HARTFORD, Conn. (AP) -- With his tribe left behind by a plan for up to three more casinos in Connecticut, the leader of the Schaghticoke Indian Tribe says it may pursue a gambling hall on its small, nearly empty reservation alongside the Appalachian Trail.
The Schaghticokes are among several Connecticut tribes that for years have been pursuing federal recognition, and a shot at casinos of their own, in the face of opposition from the state.
Some of them saw hypocrisy in the announcement this week that legislative leaders want to authorize new casinos to be operated by the tribes behind Foxwoods and Mohegan Sun. Alan Russell, the Schaghticoke chief, said he may take up investors on proposals to bring a bingo hall to the state reservation in the Berkshire Mountains town of Kent.
"This is war now," Russell said in an interview. "It surely is."
Connecticut's two federally recognized tribes, the Mashantucket Pequot Tribal Nation and the Mohegan Tribe, would jointly run the new, smaller facilities under the proposed legislation. Elected leaders have cast the proposal as a way to protect jobs - and the state's share of gambling revenue - as competition in neighboring states hurts Connecticut's existing casinos.
For the administration of Gov. Dannel P. Malloy, the new casinos could also be a way to undercut the ambitions of tribes seeking federal recognition. On a Washington visit last month, Malloy lobbied Vice President Joe Biden in a private, 45-minute meeting on rule changes proposed by the Interior Department that he opposes because they could make it easier for more Connecticut tribes to win recognition. Malloy and other officials have argued that recognition would legitimize tribal land claims and bring about more Connecticut casinos.
The chairman of the Eastern Pequot Tribal Nation, Dennis Jenkins, said state Sen. Cathy Osten, a supporter of the new casino plan, appeared before his tribal council several months ago and said she would support their recognition bid as long as they were not planning to open a casino.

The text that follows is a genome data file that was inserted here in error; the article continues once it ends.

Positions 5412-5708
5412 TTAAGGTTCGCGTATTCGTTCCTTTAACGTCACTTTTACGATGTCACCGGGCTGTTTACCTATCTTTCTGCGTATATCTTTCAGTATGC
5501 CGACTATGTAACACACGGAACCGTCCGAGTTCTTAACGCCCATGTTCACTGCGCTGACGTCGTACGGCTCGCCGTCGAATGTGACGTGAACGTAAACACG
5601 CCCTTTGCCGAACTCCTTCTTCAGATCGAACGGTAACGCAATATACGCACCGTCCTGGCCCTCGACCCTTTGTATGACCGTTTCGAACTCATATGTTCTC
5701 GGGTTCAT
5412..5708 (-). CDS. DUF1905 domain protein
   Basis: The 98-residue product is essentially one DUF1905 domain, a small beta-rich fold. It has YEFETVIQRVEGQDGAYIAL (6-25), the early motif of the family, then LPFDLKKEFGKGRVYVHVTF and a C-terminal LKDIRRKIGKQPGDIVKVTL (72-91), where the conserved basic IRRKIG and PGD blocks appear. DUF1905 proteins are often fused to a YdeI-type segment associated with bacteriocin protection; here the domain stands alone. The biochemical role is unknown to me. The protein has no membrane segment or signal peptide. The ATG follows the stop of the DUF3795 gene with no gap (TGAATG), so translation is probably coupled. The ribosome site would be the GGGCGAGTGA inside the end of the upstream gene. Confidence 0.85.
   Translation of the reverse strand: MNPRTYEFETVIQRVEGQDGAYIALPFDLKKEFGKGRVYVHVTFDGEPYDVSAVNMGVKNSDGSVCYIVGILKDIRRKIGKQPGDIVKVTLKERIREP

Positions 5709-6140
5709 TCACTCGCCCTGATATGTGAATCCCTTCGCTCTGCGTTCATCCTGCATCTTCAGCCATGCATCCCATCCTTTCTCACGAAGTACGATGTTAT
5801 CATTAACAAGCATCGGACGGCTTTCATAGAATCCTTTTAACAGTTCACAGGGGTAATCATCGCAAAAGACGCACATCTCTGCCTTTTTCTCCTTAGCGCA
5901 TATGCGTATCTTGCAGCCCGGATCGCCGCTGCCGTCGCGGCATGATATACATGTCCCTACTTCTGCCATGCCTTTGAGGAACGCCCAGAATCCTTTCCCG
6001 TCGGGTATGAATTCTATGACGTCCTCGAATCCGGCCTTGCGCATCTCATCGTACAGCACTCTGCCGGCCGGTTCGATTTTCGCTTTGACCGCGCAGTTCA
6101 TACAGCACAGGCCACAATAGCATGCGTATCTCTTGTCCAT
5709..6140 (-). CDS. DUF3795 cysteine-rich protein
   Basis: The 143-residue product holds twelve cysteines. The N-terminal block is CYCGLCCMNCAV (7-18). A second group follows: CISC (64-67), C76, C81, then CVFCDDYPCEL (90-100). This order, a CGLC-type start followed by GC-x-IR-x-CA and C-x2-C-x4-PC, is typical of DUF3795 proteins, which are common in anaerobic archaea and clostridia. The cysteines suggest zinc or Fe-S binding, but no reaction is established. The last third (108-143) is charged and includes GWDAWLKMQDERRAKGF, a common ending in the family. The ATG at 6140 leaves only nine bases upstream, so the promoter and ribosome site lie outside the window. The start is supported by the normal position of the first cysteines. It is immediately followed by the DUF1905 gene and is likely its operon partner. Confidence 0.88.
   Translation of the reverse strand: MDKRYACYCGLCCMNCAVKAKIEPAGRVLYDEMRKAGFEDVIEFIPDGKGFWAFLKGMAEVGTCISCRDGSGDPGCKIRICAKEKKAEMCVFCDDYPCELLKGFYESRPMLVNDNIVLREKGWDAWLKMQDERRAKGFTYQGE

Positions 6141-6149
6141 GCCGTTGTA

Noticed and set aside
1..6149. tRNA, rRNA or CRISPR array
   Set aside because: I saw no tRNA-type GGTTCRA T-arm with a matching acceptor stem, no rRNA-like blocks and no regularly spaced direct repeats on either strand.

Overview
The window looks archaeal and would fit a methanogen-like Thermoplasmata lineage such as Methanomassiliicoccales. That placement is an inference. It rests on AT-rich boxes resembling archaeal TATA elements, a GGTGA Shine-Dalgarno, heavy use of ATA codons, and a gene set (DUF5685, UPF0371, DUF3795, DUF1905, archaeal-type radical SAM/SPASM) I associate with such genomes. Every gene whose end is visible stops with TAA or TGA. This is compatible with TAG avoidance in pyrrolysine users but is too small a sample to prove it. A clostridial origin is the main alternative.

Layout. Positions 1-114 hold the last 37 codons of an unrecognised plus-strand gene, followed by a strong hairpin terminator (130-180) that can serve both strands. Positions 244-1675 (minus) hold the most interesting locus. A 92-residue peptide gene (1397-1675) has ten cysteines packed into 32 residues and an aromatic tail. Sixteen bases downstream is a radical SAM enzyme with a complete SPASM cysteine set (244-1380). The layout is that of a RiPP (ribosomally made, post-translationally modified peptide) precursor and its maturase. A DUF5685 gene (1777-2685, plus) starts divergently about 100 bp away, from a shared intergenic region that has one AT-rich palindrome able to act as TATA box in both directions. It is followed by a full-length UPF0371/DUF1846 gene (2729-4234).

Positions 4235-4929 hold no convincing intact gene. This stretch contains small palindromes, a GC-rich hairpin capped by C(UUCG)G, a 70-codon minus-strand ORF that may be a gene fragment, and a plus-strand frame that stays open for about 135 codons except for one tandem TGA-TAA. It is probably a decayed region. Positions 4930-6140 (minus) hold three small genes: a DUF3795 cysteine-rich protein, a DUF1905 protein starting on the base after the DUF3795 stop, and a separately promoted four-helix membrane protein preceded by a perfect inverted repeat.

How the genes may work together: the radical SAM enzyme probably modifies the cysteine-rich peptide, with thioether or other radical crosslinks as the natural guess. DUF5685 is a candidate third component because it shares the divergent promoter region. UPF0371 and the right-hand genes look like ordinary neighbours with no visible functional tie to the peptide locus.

"She stated that she was adamantly opposed to any new casinos in the state and those were not the kind of jobs we needed," said Jenkins, who described the new proposal as hypocritical.
Osten said Thursday that she still has doubts about whether another casino is needed.
"The issue today is about Massachusetts stealing our jobs," she said.
The Schaghticokes could face significant obstacles, including the state compact that gives the Mohegans and Pequots exclusive rights to operate slot machines and commercial casinos in Connecticut in exchange for the 25 percent of slot revenue it gives to the state. The office of Connecticut's attorney general declined to offer an opinion on whether the Schaghticokes could offer gambling on their reservation.
Kent First Selectman Bruce Adams said it is "entirely inappropriate" to consider such a facility for his small Litchfield County community.
Russell, who lives on the wooded Schaghticoke reservation, said he felt blindsided by this week's announcement. He said the tribe has some autonomy on the reservation that now has little more than a few dilapidated homes and there is nothing stopping them from building a small-scale gambling hall to provide for members.
Bill Buchanan, a business consultant for the tribe, said the new casino proposal is like "putting a hot stick in our eye." He said the tribe would prefer to build a casino in an urban area along a highway, which would be more realistic if it could gain recognition and swap some land, but in the meantime it could pursue a bingo hall.